Today has brought the well-expected but somewhat long-awaited news of the third major exit in the 2012 Republican race, after Tim Pawlenty‘s early withdrawal and Herman Cain‘s dramatic departure. Former New Mexico governor Gary Johnson has announced in a message to his followers that he will no longer be seeking the Republican nomination, but that of the Libertarian Party, which would also put him on a general election ballot in all fifty states.
Johnson wrote in a letter to his supporters that the move was both “a difficult decision– and an easy one,” because of his history with the Republican Party but also because of his exclusion from many debates and disagreements with most candidates. He went on to issue a harsher condemnation of his former Republican colleagues:
Frankly, I have been deeply disappointed by the treatment I received in the Republican nomination process. Other candidates with no national name identification like Herman Cain, Rick Santorum and Jon Huntsman were allowed to participate in the debates.
Incredibly candidates with no executive experience like Michelle Bachmann and Rick Santorum were allowed to participate while I, a successful two-term governor with a solid record of job creation, was arbitrarily excluded by elitist media organizations in New York. My appeals to the Republican National Chairman for basic fairness were ignored.
He went on to speak also of the one major problem with his campaign vis a vis the Republican landscape in polls today: with Rep. Ron Paul running, what more could he contribute to the conversation? “While Ron Paul is a good man and a libertarian who I proudly endorsed for president in 2008,” he explained, “there is no guarantee he will be the Republican nominee.”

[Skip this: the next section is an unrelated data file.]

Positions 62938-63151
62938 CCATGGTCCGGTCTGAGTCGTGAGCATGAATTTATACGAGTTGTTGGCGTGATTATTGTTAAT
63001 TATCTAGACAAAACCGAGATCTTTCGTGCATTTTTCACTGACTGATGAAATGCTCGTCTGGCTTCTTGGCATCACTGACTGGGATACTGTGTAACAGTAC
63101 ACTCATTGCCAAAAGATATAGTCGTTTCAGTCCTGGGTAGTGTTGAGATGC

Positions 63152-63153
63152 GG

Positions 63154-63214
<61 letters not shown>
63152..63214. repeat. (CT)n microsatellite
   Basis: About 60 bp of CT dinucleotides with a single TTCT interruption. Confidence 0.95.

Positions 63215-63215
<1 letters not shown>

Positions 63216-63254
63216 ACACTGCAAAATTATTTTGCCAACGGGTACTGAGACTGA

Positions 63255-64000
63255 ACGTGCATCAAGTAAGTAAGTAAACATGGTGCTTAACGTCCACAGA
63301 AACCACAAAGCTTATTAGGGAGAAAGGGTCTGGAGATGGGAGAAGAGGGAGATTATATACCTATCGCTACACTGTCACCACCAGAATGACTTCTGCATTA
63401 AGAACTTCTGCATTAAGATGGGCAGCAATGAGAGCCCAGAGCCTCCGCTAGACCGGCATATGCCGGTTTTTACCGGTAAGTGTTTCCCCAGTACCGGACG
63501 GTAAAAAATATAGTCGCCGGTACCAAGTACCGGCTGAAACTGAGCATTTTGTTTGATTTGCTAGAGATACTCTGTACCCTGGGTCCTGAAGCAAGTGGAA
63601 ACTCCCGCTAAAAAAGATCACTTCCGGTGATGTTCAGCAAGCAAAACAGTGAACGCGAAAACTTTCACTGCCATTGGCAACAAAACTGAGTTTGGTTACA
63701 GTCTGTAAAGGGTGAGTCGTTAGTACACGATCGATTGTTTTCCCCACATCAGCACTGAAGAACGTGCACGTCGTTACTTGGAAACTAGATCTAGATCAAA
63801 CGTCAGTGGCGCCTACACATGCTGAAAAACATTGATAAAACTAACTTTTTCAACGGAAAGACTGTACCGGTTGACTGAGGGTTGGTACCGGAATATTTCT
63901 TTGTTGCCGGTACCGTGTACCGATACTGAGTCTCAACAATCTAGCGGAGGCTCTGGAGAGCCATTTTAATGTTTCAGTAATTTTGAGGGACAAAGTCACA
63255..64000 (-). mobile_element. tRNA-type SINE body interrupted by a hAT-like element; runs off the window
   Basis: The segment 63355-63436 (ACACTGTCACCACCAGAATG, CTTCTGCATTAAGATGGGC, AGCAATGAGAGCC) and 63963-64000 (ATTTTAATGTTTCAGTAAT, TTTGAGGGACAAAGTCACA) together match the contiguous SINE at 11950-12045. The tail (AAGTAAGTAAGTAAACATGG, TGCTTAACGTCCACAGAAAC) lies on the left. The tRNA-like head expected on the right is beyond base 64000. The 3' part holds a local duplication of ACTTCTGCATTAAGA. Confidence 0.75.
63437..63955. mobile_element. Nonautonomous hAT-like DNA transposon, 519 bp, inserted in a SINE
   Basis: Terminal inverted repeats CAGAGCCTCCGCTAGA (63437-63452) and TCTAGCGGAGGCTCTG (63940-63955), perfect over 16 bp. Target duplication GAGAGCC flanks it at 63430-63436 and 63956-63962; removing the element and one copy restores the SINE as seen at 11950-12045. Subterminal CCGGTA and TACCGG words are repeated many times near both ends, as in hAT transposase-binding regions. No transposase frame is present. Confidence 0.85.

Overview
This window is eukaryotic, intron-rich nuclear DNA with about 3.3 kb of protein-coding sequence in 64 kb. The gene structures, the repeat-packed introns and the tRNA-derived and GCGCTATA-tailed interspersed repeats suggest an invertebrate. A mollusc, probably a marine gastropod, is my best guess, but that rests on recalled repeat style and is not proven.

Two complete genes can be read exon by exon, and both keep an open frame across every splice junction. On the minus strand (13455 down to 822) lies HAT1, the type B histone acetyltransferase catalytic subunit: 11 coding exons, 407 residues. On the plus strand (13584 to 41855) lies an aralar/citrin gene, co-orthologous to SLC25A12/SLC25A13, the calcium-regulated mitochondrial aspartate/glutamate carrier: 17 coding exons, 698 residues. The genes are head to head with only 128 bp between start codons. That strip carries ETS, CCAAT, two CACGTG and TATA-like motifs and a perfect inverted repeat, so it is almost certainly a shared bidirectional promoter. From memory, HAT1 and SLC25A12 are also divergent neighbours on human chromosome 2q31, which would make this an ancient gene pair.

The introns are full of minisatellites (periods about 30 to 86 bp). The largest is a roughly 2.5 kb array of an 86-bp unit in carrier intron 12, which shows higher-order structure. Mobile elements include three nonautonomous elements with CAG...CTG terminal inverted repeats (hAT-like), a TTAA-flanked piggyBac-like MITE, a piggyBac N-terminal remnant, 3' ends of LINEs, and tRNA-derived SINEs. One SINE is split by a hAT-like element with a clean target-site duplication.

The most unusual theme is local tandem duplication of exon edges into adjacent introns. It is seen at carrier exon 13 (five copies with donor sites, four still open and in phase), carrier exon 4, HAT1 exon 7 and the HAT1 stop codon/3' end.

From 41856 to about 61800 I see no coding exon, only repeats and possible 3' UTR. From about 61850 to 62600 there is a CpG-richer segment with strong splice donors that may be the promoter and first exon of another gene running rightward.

He goes on to reiterate his libertarian agenda and announce some upcoming events– Reason has the full announcement.
While Johnson’s shift may seem like small potatoes compared to the larger stories happening in the 2012 campaign, his chances at being a factor in the general nomination (should Libertarians nominate him, and they probably will) are what make this a story. The increasingly obvious fragmentation of the Republican Party makes it clear that a unified party supporting one candidate without internal turmoil is an unlikely scenario– and with independent or unaffiliated voters making up a larger part of the voter base than they have at any time in the past, there are many more people out there open to defecting from the two-party system.
This is particularly true in Johnson’s home state of New Mexico, where, when he was a Republican, his popularity made him the only Republican in the race who was actually liked by the people who saw him in action. Yes, President Obama swept New Mexico in 2008, but the rift in that swing state may manifest itself greater than before should Johnson go up against a big government Republican (in which case the divide will be a matter of personal ideology among voters) or even Rep. Paul himself. It is arguable that a Paul/Obama/Johnson general election would cause even more voters to defect to Johnson, particularly libertarians or independents to whom Rep. Paul’s message appeals but are discomforted by his extreme foreign policy views and his bizarre newsletter scandal.
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